Motic Microscopes has announced that its Epi-Fluorescence BA 400 Microscope is assisting scientists at Kings College London with their research into neurodegenerative diseases.
The microscope is being used to identify very small structures in fruit flies brains which are being tested to show how and why motor neurone diseases occur.
The illumination system and the fluorescence microscopy of this equipment assist with the close examination of fly brains.
The externally mounted 30W halogen Koehler illumination system of the microscope provides bright and uniform lighting through the various contrast methods, enabling close and clear observation of the fruit flies brains.
The upright BA 400 inverted 'Y' design stand allows an attachment of a reflective Epi-fluorescence illuminator.
The microscope has three filter modules in which there is an additional blank filter module which enables the BA 400 to be used as a bright field and phase contrast microscope.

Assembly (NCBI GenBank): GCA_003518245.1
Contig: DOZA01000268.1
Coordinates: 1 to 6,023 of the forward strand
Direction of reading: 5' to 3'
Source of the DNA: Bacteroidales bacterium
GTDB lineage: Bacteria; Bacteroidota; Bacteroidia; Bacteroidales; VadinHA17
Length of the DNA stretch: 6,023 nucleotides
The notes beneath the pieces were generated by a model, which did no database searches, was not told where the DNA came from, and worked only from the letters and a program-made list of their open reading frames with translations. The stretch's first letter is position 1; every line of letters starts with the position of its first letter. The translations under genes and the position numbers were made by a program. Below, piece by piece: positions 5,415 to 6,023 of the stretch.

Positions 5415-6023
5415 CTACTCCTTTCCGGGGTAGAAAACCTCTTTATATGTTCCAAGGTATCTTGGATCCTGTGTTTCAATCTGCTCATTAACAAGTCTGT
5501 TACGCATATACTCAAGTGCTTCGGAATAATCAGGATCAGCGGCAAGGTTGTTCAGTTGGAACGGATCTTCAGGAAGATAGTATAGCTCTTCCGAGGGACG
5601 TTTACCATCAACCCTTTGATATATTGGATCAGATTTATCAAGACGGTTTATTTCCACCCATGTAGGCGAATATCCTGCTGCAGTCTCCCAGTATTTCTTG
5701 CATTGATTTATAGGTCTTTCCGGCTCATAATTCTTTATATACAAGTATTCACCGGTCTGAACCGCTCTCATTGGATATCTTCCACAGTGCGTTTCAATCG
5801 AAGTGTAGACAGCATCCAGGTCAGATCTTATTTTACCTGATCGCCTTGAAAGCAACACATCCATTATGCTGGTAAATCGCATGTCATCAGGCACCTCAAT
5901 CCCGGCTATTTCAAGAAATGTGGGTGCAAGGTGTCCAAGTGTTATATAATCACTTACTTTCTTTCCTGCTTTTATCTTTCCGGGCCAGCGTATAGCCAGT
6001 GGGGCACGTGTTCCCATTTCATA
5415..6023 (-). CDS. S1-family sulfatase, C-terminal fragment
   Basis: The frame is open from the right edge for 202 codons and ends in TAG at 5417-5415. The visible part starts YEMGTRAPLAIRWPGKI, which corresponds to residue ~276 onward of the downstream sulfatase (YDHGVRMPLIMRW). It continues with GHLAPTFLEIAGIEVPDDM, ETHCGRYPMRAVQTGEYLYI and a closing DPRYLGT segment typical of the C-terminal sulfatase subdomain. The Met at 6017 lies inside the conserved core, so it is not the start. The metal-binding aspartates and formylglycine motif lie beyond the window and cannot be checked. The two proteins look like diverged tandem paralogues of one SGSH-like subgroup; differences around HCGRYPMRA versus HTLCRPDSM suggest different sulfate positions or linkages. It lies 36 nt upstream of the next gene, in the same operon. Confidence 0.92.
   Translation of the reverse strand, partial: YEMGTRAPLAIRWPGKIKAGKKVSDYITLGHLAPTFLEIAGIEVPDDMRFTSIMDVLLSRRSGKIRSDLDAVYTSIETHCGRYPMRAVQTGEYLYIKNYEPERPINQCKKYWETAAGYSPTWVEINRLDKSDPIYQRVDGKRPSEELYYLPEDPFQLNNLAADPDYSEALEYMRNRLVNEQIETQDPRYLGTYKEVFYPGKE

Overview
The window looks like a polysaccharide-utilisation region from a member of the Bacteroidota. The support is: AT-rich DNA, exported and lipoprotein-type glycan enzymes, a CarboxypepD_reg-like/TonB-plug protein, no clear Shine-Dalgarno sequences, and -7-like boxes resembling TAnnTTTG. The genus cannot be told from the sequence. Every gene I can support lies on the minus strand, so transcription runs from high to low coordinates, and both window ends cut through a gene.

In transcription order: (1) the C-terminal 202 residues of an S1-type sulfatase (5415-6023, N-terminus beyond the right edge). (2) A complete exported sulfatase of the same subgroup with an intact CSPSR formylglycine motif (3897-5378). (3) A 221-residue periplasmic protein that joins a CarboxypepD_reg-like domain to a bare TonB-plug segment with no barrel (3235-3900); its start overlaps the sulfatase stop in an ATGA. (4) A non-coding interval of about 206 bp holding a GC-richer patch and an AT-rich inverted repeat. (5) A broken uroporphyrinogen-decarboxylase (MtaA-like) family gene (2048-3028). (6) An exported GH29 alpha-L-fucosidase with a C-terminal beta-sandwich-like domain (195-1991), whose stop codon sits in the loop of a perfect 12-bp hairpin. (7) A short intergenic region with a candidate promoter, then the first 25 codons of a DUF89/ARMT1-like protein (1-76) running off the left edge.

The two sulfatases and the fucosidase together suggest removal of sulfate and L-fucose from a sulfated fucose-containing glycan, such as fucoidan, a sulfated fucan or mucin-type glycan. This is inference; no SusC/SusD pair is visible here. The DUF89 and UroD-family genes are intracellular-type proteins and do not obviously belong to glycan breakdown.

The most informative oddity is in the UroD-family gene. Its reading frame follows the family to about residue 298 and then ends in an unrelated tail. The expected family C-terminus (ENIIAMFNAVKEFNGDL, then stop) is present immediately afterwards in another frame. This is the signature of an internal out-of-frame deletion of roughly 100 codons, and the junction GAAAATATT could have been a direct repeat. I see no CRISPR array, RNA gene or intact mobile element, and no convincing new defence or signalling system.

The fruit flies are being used due to their similarities with human genetic properties, also because they have a short life cycle and are easily genetically reproduced.
The research involves closely monitoring the brain function of the fruit flies and using locomotion as a behavioural measurement.
Tests are carried out on the fruit flies, such as their ability to climb, to examine the loss of motor neurones with age.
A trial of drugs is also being given to the flies to see how they react and if a tremor is identified.
Frank Hirth, head of research group at Denmark Hill, Kings College London, said: 'We use the microscope on a daily basis and it enables us to conduct the bulk of our research, thus saving us both time and money before we need to book the slots to use confocal microscopes which are very expensive.'